# Third Grade Mathematics Scope and Sequence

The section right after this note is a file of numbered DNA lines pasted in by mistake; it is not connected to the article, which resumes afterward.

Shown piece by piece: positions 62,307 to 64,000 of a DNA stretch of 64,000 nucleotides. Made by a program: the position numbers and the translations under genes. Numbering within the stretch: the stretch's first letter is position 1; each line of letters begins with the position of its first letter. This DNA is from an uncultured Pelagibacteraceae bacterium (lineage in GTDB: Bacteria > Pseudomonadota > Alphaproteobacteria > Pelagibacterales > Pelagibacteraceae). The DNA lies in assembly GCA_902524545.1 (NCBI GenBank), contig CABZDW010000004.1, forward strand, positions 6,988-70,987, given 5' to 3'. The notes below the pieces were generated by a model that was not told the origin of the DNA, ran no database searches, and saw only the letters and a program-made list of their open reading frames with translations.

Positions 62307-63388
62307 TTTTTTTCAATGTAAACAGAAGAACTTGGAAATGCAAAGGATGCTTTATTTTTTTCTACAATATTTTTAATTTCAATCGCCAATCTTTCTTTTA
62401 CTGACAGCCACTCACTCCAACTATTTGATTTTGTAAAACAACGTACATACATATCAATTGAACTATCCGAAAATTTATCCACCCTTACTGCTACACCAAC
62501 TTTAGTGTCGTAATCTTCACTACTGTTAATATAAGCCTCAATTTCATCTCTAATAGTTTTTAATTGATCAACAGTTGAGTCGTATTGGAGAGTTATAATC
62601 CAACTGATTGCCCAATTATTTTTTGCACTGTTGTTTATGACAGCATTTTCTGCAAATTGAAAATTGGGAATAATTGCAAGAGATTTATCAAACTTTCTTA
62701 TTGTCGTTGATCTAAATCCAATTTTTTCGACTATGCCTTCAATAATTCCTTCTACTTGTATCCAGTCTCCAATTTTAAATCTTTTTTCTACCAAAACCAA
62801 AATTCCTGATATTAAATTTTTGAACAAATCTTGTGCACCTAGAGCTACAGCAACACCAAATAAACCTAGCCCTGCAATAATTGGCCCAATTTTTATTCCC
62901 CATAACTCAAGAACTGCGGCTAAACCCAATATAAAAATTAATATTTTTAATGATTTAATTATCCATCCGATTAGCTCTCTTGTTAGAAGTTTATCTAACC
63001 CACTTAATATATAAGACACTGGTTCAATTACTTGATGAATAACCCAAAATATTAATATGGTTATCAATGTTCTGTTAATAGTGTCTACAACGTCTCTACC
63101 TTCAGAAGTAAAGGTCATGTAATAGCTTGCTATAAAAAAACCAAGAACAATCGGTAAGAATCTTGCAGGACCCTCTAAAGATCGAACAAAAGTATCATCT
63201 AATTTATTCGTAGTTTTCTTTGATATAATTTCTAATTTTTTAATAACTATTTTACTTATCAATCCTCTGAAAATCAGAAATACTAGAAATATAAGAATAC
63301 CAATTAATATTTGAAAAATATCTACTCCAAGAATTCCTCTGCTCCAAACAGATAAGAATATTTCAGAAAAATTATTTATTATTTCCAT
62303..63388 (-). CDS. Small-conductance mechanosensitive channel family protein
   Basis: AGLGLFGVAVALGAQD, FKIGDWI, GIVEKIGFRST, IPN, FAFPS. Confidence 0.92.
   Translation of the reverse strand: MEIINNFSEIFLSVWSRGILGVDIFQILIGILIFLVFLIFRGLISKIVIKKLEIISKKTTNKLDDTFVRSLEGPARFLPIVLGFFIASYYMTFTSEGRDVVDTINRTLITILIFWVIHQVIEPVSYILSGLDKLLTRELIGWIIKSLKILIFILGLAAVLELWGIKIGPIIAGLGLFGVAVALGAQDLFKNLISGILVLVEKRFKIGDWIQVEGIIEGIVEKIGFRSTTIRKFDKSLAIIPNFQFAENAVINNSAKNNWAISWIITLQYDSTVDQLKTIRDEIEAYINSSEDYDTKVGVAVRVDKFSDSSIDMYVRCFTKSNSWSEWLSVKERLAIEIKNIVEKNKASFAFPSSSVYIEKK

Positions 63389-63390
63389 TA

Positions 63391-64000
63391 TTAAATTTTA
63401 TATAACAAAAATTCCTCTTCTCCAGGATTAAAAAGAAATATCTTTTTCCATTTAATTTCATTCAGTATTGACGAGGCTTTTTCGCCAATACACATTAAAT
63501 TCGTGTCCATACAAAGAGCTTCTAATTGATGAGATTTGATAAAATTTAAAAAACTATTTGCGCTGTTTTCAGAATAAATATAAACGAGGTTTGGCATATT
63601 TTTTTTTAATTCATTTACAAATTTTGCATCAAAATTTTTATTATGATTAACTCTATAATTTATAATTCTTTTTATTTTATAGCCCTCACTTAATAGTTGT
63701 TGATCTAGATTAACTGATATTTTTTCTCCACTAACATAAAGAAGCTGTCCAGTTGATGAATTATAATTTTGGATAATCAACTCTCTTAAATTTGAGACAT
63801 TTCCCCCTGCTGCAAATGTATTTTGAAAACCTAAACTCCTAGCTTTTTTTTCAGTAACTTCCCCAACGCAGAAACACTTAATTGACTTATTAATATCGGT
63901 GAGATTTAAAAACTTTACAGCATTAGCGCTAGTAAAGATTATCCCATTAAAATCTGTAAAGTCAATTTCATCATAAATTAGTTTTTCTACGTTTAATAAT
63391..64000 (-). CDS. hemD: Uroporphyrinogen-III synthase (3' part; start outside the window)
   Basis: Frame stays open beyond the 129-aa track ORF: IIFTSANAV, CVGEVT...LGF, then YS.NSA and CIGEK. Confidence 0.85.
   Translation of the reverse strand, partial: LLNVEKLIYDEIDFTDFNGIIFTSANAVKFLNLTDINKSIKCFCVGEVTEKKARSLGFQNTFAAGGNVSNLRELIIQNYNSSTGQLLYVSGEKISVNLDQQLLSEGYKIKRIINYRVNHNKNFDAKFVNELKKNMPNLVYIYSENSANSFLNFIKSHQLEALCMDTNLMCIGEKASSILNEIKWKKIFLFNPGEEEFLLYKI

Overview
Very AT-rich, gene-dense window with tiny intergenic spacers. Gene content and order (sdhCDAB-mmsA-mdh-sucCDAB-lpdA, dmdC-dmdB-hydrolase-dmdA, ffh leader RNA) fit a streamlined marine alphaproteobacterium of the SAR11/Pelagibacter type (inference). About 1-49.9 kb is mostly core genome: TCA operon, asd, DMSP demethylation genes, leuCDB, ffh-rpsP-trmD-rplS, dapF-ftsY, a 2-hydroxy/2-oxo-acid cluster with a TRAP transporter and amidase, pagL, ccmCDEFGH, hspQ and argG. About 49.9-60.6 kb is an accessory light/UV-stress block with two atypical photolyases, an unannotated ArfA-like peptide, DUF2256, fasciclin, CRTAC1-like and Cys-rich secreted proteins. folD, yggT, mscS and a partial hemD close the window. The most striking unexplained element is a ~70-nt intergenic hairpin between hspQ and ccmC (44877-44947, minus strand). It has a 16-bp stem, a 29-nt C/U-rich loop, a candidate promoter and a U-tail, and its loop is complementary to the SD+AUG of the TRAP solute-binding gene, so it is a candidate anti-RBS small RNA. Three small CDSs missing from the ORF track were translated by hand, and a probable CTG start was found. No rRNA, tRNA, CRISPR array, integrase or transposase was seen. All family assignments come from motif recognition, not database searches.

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1 Third Grade Mathematics Scope and Sequence Quarter 1 Domain Operations & Algebraic Thinking Numbers & Operation in Base Ten Standard 3.OA.1 Interpret products of whole numbers, e.g., interpret 5 x 7 as the total number of objects in 5 groups of 7 objects each. (Note: These standards are written with the convention that a x b means a groups of b objects each; however, because of the commutative property, students may also interpret 5 x 7 as the total number of objects in 7 groups of 5 objects each). 3.OA.3 Use multiplication and division within 100 to solve word problems in situations involving equal groups, arrays, and measurement quantities, e.g., by using drawings and equations with a symbol for the unknown number to represent the problem. See Table 2, page 96. Drawings need not show details, but should show the mathematics in the problem. (This applies wherever drawings are mentioned in the Standards.) 3.OA.4 Determine the unknown whole number in a multiplication or division equation relating three whole numbers. For example, determine the unknown number that makes the equation true in each of the equations 8 = 48; 5 = 3; 6 6 =. 3.OA.7 Fluently multiply and divide within 100, using strategies such as the relationship between multiplication and division, e.g., knowing that 8 5 = 40, one knows 40 5 = 8, or properties of operations. Limit to division without remainders. By the end of Grade 3, know from memory all products of two one-digit numbers. 3.OA.8 Solve two-step word problems using the four operations. Represent these problems using equations with a letter or a symbol, which stands for the unknown quantity. Assess the reasonableness of answers using mental computation and estimation strategies including rounding. This standard is limited to problems posed with whole numbers and having wholenumber answers. Students may use parentheses for clarification since algebraic order of operations is not expected. 3.NBT.2 Fluently add and subtract within 1,000 using strategies and algorithms based on place value, properties of operations, and/or the relationship between addition and subtraction. 3.OA.9 Identify arithmetic patterns (including patterns in the addition table or multiplication table), and explain them using properties of operations. For example, observe that 4 times a number is always even, and explain why 4 times a number can be decomposed into two equal addends. Resource Ready - Unit 1 & 3; Bridges Unit 1 and 2 Ready Unit 2; Bridges Unit 1 Length: 44 Days Measurement & Data 3.MD.1 Work with time and money. a. Tell and write time to the nearest minute. Measure time intervals in minutes (within 90 minutes). 3.MD.3 Create scaled picture graphs to represent a data set with several categories. Create scaled bar graphs to represent a data set with several categories. Solve two-step how many more and how many less problems using information presented in the scaled graphs. For example, create a bar graph in which each square in the bar graph might represent 5 pets, then determine how many more/less in two given categories. Ready Unit 5; Bridges Unit 1